In praise of sustaining innovations

Some might read the above and say, So Tamarin will enable web applications to run faster, maybe even an order of magnitude faster, and make JavaScript and ActionScript more compatible; what's the big deal? We're conditioned to look for world changing, break the mold developments in technology and to dismiss merely incremental improvements. To use the terms popularized by Clayton Christensen, we think disruptive innovations are sexy, and sustaining innovations are not.

I believe this is a serious mistake. First, the terms disruptive and sustaining aren't indicators of the technical merit of innovations; they simply indicate whether the degree to which innovations better satisfy the needs of existing customers (sustaining innovations) vs. appealing to new customers (disruptive innovations). In this sense even something as wonderful as Firefox is better viewed as a sustaining innovation than a disruptive innovation, as I've previously discussed.

Second, the cumulative impact of multiple sustaining innovations can be quite large, and can enable new disruptive innovations to take root and flourish. For example, as many people have pointed out, at least in theory Web 2.0-style applications could have been developed many years before they in fact appeared. The advent of Web 2.0 as we know it was really a function of multiple sustaining innovations that accumulated over time and interacted together:

  • incremental browser features like XMLHttpRequest that enabled basic AJAX techniques to be developed

  • continuous improvements in the performance, stability, and standards compliance of web browsers, which enabled cross-platform dynamic web applications to be more easily developed and debugged

  • continuous improvements in the cost and performance of server-side hardware and software, which enabled organizations to deploy significant web applications without multi-million dollar investments

  • continuous improvements in the ability of organizations to economically manage large numbers of servers, which enabled Google and others to deploy dynamic web applications reaching hundreds of millions of users

  • continuous improvements in the cost, performance, and ubiquity of broadband connections, which enabled more people to run dynamic web applications and actually enjoy the experience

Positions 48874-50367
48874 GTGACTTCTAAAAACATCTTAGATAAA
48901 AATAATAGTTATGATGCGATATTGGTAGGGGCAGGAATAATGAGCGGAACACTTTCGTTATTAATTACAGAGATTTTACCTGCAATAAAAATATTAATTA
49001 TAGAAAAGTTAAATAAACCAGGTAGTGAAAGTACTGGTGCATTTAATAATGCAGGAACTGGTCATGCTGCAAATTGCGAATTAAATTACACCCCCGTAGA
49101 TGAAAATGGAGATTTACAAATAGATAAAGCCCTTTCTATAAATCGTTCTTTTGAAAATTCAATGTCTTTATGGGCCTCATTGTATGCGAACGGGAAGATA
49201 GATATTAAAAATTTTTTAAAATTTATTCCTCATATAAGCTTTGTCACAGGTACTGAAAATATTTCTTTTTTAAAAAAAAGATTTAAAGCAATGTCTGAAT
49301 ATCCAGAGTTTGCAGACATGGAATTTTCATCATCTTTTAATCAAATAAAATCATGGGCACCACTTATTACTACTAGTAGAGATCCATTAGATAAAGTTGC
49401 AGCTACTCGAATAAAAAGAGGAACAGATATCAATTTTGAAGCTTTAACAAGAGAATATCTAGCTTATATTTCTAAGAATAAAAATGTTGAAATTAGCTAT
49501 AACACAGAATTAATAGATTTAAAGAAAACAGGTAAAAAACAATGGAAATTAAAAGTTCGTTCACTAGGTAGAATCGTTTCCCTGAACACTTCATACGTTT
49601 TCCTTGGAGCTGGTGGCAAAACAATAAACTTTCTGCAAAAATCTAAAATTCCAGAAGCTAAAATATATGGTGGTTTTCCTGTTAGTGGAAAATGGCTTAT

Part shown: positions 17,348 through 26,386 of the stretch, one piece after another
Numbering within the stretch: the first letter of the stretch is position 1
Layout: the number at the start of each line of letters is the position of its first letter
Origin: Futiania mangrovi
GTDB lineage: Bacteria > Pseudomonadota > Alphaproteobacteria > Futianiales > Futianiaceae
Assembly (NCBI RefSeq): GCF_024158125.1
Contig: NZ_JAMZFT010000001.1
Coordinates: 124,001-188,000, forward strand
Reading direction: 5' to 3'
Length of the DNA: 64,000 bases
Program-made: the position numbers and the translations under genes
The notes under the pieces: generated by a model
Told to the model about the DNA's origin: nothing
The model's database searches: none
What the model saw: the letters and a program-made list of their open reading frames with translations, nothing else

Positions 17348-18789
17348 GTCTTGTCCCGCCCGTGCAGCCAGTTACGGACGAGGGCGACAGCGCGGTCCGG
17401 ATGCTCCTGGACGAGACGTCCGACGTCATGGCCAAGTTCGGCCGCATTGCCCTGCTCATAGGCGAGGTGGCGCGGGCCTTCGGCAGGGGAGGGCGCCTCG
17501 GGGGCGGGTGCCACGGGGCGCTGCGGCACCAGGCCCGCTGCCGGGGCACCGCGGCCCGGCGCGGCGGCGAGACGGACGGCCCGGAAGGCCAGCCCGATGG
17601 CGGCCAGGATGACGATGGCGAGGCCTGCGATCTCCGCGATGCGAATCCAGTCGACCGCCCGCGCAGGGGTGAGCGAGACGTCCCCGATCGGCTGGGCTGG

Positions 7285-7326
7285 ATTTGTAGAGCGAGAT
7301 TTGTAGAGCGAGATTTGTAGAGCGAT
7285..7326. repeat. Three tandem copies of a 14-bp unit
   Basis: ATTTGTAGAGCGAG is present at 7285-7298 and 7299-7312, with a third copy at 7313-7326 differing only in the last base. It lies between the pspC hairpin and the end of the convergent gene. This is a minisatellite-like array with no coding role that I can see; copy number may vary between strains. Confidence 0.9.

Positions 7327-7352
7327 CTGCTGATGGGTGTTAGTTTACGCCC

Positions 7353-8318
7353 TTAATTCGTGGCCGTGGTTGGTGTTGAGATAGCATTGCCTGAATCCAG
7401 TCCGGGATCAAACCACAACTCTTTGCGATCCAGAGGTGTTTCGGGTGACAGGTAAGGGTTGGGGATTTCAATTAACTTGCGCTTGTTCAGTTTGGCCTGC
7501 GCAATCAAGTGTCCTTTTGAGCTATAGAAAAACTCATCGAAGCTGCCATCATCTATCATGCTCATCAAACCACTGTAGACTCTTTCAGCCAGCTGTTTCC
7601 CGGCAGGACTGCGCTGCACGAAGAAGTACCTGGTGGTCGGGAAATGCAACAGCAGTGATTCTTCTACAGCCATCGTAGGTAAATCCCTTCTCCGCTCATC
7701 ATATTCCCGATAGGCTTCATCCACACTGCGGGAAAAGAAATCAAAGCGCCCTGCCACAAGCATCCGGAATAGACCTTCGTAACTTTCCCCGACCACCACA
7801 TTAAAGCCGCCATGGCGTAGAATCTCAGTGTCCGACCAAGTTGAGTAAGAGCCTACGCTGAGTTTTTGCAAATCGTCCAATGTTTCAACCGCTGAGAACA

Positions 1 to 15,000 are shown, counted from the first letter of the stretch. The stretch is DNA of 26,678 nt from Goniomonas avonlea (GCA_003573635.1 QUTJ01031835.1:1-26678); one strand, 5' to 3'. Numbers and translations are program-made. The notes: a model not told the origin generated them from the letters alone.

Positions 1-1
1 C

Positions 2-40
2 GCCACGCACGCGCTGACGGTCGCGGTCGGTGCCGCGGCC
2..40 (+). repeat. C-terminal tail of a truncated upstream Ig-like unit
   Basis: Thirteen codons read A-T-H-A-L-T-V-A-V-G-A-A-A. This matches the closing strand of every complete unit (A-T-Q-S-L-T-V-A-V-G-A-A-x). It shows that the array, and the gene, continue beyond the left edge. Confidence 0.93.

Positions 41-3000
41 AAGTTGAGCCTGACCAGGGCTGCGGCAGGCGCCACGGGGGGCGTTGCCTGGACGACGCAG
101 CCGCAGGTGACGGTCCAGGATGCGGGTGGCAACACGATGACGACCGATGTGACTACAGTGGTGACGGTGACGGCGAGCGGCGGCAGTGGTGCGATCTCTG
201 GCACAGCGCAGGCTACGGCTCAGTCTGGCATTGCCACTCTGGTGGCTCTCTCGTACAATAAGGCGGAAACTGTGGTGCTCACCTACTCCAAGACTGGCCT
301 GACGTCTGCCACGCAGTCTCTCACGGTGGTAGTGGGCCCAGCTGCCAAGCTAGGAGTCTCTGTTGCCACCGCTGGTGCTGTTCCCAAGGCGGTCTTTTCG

Within each of these areas the individual innovations were relatively small: a minor cost or performance improvement made, a few more browser bugs fixed or new browser features added, a few million more broadband connections provisioned. But in toto these innovations added up to nothing less than a revolution in the way the web can be used.

In this sense everyone who contributes to the Mozilla project–fixing a Mozilla bug, making a performance improvement in Mozilla code (no matter how small), enabling Mozilla-based products to pass yet another standards compliance test, writing a Mozilla test case, creating or revising a Mozilla documentation page, and so on–helps change the future of the web and advance our goal of promoting choice and innovation on the Internet, to the ultimate benefit of everyone. Adobe is the latest such contributor, and most definitely a significant one; we thank them for their contribution and welcome them to the Mozilla project. Please join me in doing likewise!


tr wrote at 2006-11-07 06:14:

Sounds interesting. Will the current JavaScript-Engine of Firefox/Seamonkey/Thunderbird be abandoned? Doesn't it have some sort of a bytecode compiler as well? How does the code quality compare?

Frank Hecker wrote at 2006-11-07 09:03:

The current SpiderMonkey JavaScript engine (used in Firefox, etc.) will not be replaced, as it does more than just provide a virtual machine; rather the Tamarin code will be integrated into SpiderMonkey. On compilers, the current SpiderMonkey engine can convert JavaScript to byte code, but does not have the ability to convert byte code to native machine instructions; this is a major feature that Tamarin provides. I don't know enough to comment on relative code quality; I'll leave this to others who've actually had experience with both code bases.

Robin wrote at 2006-11-07 06:27:

Thank-you Frank for the excellent writeup. This sounds like great news and a major step forward for the Mozilla project.

funTomas wrote at 2006-11-07 10:52:

Frank, thanks a lot for this valuable post, I've been starving for detailed info on the deal and what's behind the scene, since I spotted it in news.

Jason Barnabe wrote at 2006-11-07 11:21:

You and Brendan both mentioned that this would improve the performance of AJAX web applications. Is there something unique to AJAX that will get sped up, or will all JavaScript-based applications get sped up, and you were just using AJAX as an example?

Ben wrote at 2006-11-07 11:24:

You mention that AVM2 features a JIT compiler. What platforms does this compile for? Will only x86/x86-64/PPC be supported?

Frank Hecker wrote at 2006-11-07 11:28: